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Officials confirm girl was run over by fire truck responding to airliner crash

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By The Associated Press

Published: Friday, July 12, 2013, 9:03 p.m.

SAN FRANCISCO — A little girl who was aboard the Asiana Airlines flight that crash-landed died Friday, the same day that authorities confirmed one of the two Chinese 16-year-olds killed in the disaster was hit by a firetruck.

The disclosure about the teen raised the tragic possibility that she could have survived the crash only to die in its chaotic aftermath.

No one knows yet whether the two teens lived through the initial impact at the San Francisco airport. But police and fire officials confirmed that Ye Meng Yuan was hit by a firetruck racing to extinguish the blazing Boeing 777.

Her close friend Wang Linjia was among a group of passengers who did not get immediate medical help. Rescuers did not spot her until 14 minutes after the crash.

The other little girl died Friday morning. San Francisco General Hospital said she had been in critical condition since arriving Saturday after the accident. Officials did not identify the girl at the request of her parents. Her age was also withheld.

Meng Yuan's body was found covered in firefighting foam near a seawall at the edge of the runway, along with three flight attendants who were flung onto the tarmac while still buckled in their seats. Meng Yuan was not in her seat.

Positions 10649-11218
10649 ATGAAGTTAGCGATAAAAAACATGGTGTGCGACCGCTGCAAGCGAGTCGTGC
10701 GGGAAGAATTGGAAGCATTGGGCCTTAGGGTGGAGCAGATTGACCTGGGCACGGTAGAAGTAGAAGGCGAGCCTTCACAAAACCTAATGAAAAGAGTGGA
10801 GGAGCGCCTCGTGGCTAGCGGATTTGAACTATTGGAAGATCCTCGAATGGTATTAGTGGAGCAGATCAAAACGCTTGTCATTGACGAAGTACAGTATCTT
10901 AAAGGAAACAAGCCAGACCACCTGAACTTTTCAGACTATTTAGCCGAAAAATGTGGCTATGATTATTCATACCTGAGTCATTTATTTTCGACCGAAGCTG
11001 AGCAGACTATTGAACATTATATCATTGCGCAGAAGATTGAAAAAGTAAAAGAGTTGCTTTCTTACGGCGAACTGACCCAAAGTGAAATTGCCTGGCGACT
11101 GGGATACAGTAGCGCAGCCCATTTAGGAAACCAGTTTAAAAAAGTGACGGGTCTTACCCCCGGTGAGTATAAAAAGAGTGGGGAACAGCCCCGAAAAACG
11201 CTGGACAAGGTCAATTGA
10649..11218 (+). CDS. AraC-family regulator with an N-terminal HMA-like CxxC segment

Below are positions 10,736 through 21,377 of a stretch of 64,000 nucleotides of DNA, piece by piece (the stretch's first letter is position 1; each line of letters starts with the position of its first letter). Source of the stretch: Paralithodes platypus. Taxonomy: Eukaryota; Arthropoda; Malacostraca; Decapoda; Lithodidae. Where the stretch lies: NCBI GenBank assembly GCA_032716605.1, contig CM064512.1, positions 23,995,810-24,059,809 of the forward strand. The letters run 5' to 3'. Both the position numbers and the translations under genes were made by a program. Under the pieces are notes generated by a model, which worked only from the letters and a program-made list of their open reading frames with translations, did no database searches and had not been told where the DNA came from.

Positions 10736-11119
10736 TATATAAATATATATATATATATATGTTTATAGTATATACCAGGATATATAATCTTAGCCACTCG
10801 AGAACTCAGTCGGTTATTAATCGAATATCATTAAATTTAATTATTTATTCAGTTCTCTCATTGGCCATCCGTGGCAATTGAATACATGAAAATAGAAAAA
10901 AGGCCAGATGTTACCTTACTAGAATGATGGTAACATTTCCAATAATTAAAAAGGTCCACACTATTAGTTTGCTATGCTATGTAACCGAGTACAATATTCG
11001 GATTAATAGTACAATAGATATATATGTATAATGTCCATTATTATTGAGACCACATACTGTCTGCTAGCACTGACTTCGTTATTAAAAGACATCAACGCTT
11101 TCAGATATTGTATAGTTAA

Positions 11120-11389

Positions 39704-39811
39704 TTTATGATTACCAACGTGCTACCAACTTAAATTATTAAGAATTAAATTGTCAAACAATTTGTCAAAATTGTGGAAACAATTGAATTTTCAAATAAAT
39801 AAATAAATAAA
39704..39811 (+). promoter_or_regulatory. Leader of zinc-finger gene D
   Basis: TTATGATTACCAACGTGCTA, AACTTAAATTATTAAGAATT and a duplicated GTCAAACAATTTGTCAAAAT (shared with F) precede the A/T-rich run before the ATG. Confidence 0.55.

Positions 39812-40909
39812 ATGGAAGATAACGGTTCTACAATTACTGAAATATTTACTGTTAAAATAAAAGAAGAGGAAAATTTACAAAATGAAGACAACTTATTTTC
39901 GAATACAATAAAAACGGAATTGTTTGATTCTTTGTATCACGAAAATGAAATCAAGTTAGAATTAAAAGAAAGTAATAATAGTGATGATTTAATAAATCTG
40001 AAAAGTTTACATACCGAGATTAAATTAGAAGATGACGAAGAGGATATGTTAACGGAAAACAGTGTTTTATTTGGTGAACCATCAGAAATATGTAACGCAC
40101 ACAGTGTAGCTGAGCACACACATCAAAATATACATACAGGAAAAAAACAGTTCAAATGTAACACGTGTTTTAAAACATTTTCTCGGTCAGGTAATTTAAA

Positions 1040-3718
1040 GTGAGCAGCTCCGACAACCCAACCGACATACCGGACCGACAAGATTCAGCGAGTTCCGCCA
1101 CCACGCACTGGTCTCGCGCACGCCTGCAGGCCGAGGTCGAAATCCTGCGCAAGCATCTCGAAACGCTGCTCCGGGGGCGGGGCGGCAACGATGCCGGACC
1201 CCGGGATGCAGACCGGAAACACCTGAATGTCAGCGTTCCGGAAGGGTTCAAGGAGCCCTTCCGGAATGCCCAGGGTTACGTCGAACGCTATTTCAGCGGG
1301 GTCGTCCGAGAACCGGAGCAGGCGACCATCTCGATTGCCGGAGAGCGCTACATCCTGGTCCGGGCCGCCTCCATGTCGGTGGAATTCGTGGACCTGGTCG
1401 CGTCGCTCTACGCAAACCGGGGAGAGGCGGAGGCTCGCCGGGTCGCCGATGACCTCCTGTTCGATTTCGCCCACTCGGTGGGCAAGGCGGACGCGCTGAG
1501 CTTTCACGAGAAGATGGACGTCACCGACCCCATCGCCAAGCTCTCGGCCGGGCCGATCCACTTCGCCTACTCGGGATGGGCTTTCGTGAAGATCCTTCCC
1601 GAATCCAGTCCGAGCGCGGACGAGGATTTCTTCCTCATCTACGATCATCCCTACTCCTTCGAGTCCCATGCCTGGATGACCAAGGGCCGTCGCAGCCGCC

“The firetruck did go over the victim at least one time. Now the other question is what was the cause of death?” police spokesman Albie Esparza said. “That's what we are trying to determine.”

San Mateo County Coroner Robert Foucrault said the results of his initial inquiry into the deaths would likely be released sometime next week. He would not comment on the police investigation.

Moments after the July 6 crash, while rescuers tried to help passengers near the burning fuselage, Wang Linjia and the flight attendants lay in the rubble almost 2,000 feet away. A group of survivors called 911 and tried to help them.

Members of the group — martial arts athletes and their families returning from a competition in South Korea — said that after escaping the plane, they sat with at least four victims who appeared to be seriously hurt. They believe one of them was one of the girls who died.

Cindy Stone, who was in that group, was recorded by California Highway Patrol dispatchers calling in for help: “There are no ambulances here. We've been on the ground 20 minutes. There are people lying on the tarmac with critical injuries, head injuries. We're almost losing a woman here. We're trying to keep her alive.”

San Francisco Fire Department spokeswoman Mindy Talmadge said Friday that when airport personnel reached the group near the seawall, Linjia was dead.

 

 
 


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